Indonesia has lifted the ban on Youtube.com. Internet service providers “would only block access to pages carrying the film by Geert Wilders” The vice chairman of the Indonesian Internet Providers Association said.
The Indonesian government has ordered the country’s internet service providers to block YouTube over “Fitna” the movie. In Saudi Arabia, the blog of the detained Saudi blogger Fouad Alfarhan was blocked, along with the Free Fouad website, which is dedicated to Alfarhan's case. In Turkey, a Turkish court banned access to Slide, the maker of social networking widgets, for “harboring pictures and articles that are considered to be insulting to Ataturk.”. And Yemen blocks Maktoob blogging platform cutting off Yemeni Internet users from the more than 46,960 blogs the service hosts.
The blog of the detained Saudi blogger Fouad al-Farhan has been blocked today in Saudi Arabia, along with Freefouad blog.
Indonesia is threatening to block Youtube unless the video-sharing web site removes the 15 minutes anti-Muslim film “Fitna” made by the Dutch MP Geert Wilders, the leader of the anti-immigration Freedom Party (PVV).
A Turkish court banned access to Slide, the maker of social networking widgets, for “harboring pictures and articles that are considered to be insulting to Ataturk”.
Maktoobblog.com, one of the most popular Arab blogging platform, has been recently blocked in Yemen cutting off Yemeni Internet users from the more than 46960 blogs the service hosts. According to MaktoobBlog, there are currently 1226 Yemeni blogs hosted by the service. All of them disappeared from the Yemeni Internet.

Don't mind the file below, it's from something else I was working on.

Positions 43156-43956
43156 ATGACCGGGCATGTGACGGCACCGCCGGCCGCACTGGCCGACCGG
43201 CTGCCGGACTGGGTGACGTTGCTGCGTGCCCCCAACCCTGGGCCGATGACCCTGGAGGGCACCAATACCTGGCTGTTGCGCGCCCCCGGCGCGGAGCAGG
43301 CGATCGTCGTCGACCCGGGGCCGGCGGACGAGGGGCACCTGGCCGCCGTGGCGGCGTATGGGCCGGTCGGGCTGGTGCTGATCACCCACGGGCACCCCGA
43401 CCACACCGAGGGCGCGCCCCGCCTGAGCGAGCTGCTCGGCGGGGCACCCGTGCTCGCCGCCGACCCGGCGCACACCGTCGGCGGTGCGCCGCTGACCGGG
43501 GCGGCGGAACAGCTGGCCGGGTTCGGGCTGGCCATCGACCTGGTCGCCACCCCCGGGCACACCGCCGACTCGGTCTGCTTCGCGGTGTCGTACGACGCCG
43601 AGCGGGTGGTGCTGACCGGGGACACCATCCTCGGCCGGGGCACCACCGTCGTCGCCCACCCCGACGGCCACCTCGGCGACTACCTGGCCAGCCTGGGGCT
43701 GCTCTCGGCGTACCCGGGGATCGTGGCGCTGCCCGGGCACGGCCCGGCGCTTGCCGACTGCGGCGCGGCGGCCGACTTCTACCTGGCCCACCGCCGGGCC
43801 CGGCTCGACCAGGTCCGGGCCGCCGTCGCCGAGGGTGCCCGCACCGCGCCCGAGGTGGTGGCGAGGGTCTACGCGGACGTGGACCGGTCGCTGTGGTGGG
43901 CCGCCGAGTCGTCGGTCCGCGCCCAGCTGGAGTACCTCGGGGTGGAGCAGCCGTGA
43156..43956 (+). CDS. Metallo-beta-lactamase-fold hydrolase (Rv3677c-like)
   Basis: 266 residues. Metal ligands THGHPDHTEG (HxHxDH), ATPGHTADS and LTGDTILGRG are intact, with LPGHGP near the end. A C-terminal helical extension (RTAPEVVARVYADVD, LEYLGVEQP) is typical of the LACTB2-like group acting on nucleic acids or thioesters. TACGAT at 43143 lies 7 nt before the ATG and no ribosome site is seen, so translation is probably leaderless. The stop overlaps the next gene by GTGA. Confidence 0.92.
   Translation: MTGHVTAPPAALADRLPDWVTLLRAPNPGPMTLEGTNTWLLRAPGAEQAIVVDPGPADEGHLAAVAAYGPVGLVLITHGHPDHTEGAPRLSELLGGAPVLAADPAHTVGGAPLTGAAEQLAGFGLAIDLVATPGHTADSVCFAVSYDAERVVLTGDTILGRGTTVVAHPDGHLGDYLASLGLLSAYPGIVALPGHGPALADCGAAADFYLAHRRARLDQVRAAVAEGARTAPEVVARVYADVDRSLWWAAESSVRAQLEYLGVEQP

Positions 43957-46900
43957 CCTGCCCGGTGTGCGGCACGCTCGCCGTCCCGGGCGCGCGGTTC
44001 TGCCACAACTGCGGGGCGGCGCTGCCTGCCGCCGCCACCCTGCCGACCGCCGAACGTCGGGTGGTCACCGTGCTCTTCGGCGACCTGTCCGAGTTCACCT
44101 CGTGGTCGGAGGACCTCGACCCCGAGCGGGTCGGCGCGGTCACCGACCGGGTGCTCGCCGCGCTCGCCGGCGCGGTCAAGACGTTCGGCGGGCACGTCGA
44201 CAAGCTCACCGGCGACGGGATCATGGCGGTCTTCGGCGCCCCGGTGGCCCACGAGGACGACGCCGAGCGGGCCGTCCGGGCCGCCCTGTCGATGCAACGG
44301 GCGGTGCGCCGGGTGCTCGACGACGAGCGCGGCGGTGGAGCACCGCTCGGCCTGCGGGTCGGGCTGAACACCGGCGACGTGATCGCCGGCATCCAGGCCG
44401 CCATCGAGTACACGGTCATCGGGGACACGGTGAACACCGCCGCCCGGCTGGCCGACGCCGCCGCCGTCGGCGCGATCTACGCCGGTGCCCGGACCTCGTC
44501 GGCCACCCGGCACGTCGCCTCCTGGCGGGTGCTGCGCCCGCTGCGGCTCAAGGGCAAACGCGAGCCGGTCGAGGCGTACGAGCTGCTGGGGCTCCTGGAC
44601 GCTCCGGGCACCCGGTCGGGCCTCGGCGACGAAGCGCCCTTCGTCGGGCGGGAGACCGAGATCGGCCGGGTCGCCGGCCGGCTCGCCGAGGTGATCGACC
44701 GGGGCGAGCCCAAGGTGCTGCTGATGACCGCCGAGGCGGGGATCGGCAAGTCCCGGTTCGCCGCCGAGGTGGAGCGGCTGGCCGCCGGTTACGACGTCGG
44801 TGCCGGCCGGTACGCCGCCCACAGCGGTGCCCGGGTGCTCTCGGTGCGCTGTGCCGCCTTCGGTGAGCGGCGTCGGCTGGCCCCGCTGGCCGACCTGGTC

In the last few weeks, Slim Boukhdhir, the 39-year old imprisoned blogger and journalist, is reported to have been subjected to an unusual level of harassment by prison authorities where he is serving the one-year sentence imposed by a Tunisian court on December 4th, 2007. His wife, Dalenda Boukhdhir, told Global Voices that the prison authorities placed Slim in “dry cell” for three days, from 20-23 March, 2008, turning off the water in his cell so he couldn't wash.
Global Voices Advocacy is pleased to announce the translation into French of its second guide "Blog for a Cause!", thanks to Claire Ulrich from Global Voices en Français. Blog for a Cause! has already been translated into Spanish; the translation into Arabic, Chinese and Bengali is on the way.
Fouad Mourtada, the 26-year old IT engineer who has been arrested on February 5th, 2008 and sentenced to three years in prison and a fine of $1350 for creating a fake Facebook profile of King Mohammed VI’s younger brother, Prince Moulay Rachid, has been released about an hour ago. According...
The European Parliament has passed a proposal (571 in favor, 38 against) to treat Internet censorship by national governments as a trade barrier. The proposal was submitted by European Parliament member (MEP) Jules Maaten of the Dutch conservative VVD party. The proposal will now pass to the European Council. If adopted as a European Union (EU) law, the proposal could have an impact on future trade negotiations between the EU and governments engaged in Internet censorship.